The Osteology of Infants and Children
Anthropology - Archaeology
8.5 x 11, 188 pp.
15 b&w photos., 120 drawings., 5 tables.
Pub Date: 07/19/2005
Texas A&M University Anthropology Series
Price:        $50.00 x

Price:        $34.95 s


Published by Texas A&M University Press

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The Osteology of Infants and Children

By Brenda J. Baker, Tosha L. Dupras and Matthew W. Tocheri
Illustrations by Sandra M. Wheeler

Most archaeologists and bioarchaeologists receive little or no training in the recognition of skeletal remains of fetuses, infants, and children. Yet many research sites may contain such materials. Without a framework for identifying the bones or the excavation techniques suited to their recovery, archaeologists may often overlook subadult skeletal remains or even confuse them with animal bones.

The Osteology of Infants and Children fills the need for a field and lab manual on this important topic and provides a supplemental textbook for human osteology courses. Focusing on juvenile skeletons, their recovery and identification, and siding in both field and lab settings, the volume provides basic descriptions and careful illustrations of each skeletal element at varying stages of development, along with sections on differentiation from other bones and siding tips.

The book offers detailed treatment of the skull and teeth, including the cranial vault and facial bones, and examines the infracranial skeleton: vertebrae, pelvis, chest, shoulders, arms, hands, legs, and feet. A quick reference guide explains age estimation and identification templates.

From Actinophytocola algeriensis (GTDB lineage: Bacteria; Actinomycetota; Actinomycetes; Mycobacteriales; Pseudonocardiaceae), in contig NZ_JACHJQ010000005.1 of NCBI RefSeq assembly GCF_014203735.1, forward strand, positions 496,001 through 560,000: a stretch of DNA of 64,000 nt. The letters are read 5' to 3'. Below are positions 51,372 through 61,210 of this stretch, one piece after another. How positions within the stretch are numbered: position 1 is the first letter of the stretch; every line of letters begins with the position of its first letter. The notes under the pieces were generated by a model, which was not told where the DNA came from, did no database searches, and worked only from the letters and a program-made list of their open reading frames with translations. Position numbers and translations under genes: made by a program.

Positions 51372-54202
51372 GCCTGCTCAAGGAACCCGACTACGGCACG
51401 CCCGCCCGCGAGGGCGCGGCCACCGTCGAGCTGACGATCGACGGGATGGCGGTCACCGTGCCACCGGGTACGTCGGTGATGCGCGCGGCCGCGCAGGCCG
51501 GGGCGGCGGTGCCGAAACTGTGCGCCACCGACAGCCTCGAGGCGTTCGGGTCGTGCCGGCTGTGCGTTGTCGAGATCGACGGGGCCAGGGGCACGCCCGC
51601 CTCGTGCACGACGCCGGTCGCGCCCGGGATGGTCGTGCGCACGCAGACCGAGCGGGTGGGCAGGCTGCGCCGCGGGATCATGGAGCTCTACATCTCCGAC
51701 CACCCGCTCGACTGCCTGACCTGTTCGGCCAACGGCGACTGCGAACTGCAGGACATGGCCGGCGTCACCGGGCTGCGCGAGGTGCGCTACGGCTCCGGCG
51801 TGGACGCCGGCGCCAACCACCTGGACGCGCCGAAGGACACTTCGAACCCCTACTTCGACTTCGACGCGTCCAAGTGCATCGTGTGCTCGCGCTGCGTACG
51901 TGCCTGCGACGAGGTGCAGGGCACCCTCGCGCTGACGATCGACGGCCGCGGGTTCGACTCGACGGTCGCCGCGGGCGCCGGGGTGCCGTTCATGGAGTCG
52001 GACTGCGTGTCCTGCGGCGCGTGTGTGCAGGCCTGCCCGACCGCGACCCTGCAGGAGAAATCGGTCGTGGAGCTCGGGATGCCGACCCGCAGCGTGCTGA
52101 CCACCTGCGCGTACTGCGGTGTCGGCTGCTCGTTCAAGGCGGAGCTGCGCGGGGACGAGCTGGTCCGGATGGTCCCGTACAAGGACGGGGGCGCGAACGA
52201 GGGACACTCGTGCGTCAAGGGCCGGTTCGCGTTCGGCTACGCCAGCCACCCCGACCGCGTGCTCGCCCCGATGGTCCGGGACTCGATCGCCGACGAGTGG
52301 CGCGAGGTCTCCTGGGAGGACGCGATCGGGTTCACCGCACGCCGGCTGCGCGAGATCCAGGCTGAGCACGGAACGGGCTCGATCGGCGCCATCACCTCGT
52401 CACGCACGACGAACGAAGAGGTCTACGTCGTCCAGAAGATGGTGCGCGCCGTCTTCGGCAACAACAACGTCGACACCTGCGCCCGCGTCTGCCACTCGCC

The illustrations are enhanced by photographs from two recent archaeology projects in Egypt, at Abydos and Dakhleh Oasis. The extensive collection of fetal and child remains from these sites provides new reference material unavailable in previous publications, making this manual an unparalleled resource in the field of physical anthropology.

BRENDA J. BAKER, an associate professor of anthropology at Arizona State University, is the physical anthropologist for the University of Pennsylvania Museum–Yale University–Institute of Fine Arts, New York University Expedition to Abydos, Egypt, and adjunct curator at the New York State Museum, where she previously directed the NAGPRA program.TOSHA DUPRAS is an associate professor of anthropology at the University of Central Florida and a research scientist with the National Center for Forensic Sciences.MATTHEW W. TOCHERI is pursuing his doctorate in anthropology at Arizona State University, and the artist.SANDRA M. WHEELER, is a Ph.D. candidate at the University of Western Ontario specializing in bioarchaeology.


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